‘... an extravagantly paranoid view of what might happen in America within the next five years ... Because all literature, including futuristic nonsense like this, represents someone’s wish-fulfilling dream, I can’t help but suspect that Watkins’ cautionary fable is really a wildly sincere desire to find his own ultimate punishment.’
‘Peter Watkins’ film is a cinema verite masterpiece of technique. Utilizing non-professional actors, only one camera, and an almost totally improvised script, he’s come up with one of the finest films about dissension in America that’s been made in a long time. It’s not perfect, though. The characters have a nasty habit of becoming caricatures of people we know. Shadows of Judge Julius Hoffman, Bobby Seale, Pat Nixon, Spiro (Agnew), Dick Gregory - all can be found in the film.’ (Rolling Stone - which voted ‘Punishment Park’ one of the 10 Best Films of 1971)
‘Haters can have a field day with ‘Punishment Park’, the most offensive of the recent festival films I have seen to date ... The British director ... undoubtedly doesn’t realize ... that he is permitted to make and show here (a film) that declares the United States a totally fascist state ... His achievement, of course, is in making a 90-minute film in the course of which no one voices an original or positive thought.’ (New York Magazine)
‘Peter Watkins ... seems to have permanent “controversial” status ... Many critics dismiss him as a paranoid, which is rather irresponsible; a glance at any newspaper is enough to make anyone paranoid, and Watkins may in fact be our greatest realist. It is not his perception of dangers but his way of presenting them that is objectionable ... His films work as hysterical exploitation instead of serious exploration ...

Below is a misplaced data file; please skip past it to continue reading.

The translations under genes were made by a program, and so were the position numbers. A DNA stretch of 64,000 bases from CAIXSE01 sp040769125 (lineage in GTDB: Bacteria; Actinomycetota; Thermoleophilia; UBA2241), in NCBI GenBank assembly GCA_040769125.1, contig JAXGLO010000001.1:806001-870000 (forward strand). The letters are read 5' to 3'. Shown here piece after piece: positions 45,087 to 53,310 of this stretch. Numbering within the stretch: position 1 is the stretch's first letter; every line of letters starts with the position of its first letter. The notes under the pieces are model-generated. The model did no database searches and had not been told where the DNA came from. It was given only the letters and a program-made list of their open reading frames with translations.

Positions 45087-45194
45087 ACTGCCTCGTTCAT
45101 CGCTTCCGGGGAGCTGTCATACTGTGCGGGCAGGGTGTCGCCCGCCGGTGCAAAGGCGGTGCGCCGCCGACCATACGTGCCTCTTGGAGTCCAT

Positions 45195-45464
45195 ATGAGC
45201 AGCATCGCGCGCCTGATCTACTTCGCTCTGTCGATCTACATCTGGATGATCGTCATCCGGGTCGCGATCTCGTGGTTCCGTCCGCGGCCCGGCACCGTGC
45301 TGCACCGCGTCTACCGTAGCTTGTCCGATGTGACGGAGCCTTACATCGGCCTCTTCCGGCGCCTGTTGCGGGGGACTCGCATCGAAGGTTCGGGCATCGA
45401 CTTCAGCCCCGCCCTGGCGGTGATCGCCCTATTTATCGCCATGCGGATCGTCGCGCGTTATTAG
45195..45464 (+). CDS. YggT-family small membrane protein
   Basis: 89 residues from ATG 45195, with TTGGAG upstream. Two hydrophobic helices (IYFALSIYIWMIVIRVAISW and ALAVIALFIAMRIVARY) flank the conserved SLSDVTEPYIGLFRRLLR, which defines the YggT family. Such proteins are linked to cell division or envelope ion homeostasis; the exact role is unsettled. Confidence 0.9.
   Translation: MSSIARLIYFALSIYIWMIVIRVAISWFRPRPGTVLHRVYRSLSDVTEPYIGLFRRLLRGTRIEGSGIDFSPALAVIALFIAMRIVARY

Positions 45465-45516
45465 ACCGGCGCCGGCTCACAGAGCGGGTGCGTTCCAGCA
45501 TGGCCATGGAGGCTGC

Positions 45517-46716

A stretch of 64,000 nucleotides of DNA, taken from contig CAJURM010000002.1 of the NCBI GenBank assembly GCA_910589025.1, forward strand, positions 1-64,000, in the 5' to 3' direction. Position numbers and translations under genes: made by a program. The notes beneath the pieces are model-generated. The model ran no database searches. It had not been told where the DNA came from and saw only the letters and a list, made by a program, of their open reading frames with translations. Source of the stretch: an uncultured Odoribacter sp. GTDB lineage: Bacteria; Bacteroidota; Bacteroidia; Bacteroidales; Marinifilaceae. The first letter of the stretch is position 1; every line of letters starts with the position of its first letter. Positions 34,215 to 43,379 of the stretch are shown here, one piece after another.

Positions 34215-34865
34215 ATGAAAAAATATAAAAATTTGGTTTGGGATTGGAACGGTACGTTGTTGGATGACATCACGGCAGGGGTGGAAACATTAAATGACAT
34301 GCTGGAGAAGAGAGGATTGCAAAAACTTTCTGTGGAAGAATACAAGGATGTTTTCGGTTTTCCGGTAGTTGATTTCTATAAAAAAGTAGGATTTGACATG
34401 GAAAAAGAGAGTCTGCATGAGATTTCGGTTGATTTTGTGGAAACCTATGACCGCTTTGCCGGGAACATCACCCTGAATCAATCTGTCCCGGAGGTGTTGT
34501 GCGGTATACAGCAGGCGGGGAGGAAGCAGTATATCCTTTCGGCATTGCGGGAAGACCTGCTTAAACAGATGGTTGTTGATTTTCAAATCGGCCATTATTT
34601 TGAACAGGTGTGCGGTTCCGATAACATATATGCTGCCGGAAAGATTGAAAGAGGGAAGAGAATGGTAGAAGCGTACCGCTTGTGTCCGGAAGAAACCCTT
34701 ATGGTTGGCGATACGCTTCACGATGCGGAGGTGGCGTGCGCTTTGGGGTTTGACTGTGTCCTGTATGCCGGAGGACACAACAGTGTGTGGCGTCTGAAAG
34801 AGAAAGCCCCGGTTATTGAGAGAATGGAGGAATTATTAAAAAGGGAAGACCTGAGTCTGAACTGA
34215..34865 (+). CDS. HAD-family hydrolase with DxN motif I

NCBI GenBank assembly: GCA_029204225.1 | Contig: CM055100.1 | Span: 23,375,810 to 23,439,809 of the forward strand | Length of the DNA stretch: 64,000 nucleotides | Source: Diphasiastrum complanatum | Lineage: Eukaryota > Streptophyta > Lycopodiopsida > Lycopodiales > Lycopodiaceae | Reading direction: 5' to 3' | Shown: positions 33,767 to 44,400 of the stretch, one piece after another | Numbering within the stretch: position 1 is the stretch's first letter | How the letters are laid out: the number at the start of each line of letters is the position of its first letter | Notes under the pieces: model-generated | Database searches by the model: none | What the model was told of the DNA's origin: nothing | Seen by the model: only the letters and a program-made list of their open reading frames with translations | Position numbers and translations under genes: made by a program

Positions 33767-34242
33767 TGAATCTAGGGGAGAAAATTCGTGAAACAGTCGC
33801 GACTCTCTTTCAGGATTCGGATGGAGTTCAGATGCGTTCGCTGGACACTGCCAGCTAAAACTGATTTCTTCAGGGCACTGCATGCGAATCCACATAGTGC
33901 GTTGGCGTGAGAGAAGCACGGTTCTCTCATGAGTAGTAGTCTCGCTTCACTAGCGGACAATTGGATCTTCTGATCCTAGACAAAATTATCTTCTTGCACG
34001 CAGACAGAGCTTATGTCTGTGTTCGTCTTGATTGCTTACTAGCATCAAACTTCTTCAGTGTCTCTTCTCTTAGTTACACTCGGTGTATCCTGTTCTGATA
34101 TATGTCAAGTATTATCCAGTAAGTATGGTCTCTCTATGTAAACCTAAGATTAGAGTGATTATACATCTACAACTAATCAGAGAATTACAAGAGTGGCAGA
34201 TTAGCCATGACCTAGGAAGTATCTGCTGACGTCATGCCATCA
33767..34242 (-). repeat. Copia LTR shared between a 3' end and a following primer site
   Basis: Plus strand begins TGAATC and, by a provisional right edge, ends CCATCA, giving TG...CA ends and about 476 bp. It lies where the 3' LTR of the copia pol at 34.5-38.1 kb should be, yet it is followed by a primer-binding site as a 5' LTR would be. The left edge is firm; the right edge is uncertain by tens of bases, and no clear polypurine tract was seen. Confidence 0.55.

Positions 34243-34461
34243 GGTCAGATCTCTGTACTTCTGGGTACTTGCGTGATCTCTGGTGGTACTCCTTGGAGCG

Interestingly, this critic goes on to end his review thus:
... Among many terrifying confrontations, I remember especially the one between a 19-year-old female folksinger and a woman who represents a silent majority group ... During their moment of intense anger, as they shout at each across the room, the film expresses exactly what is happening in this country.’ (The Village Voice)
‘It is a devastating indictment, a paralyzing drama and a chilling prognosis. It is unquestionably a polemic but I’m not at all sure that it is loaded ... Through the sounds ... the cutting, the photography, the acting ... Watkins has created a profoundly disturbing motion picture.’ (San Francisco Chronicle)
‘... a political fantasy that reduces complex problems to clichés ... Seldom has the cause of peace and freedom been served so mindlessly.’ (Playboy)
‘It is not only bad cinema and bad group encounter, it is evil, if that word has any meaning left at all. It is the pornography of hate ... I wonder how much violence and bad fucking the screening generated that night ... as an American I found the film hugely depressing, not merely because it rather accurately reflects some of the worst aspects of life in this country, but because it exaggerates those aspects, not simply on the screen, but in the psyches of those Americans who see it. As such, it becomes part of the problem.’ (The Staff)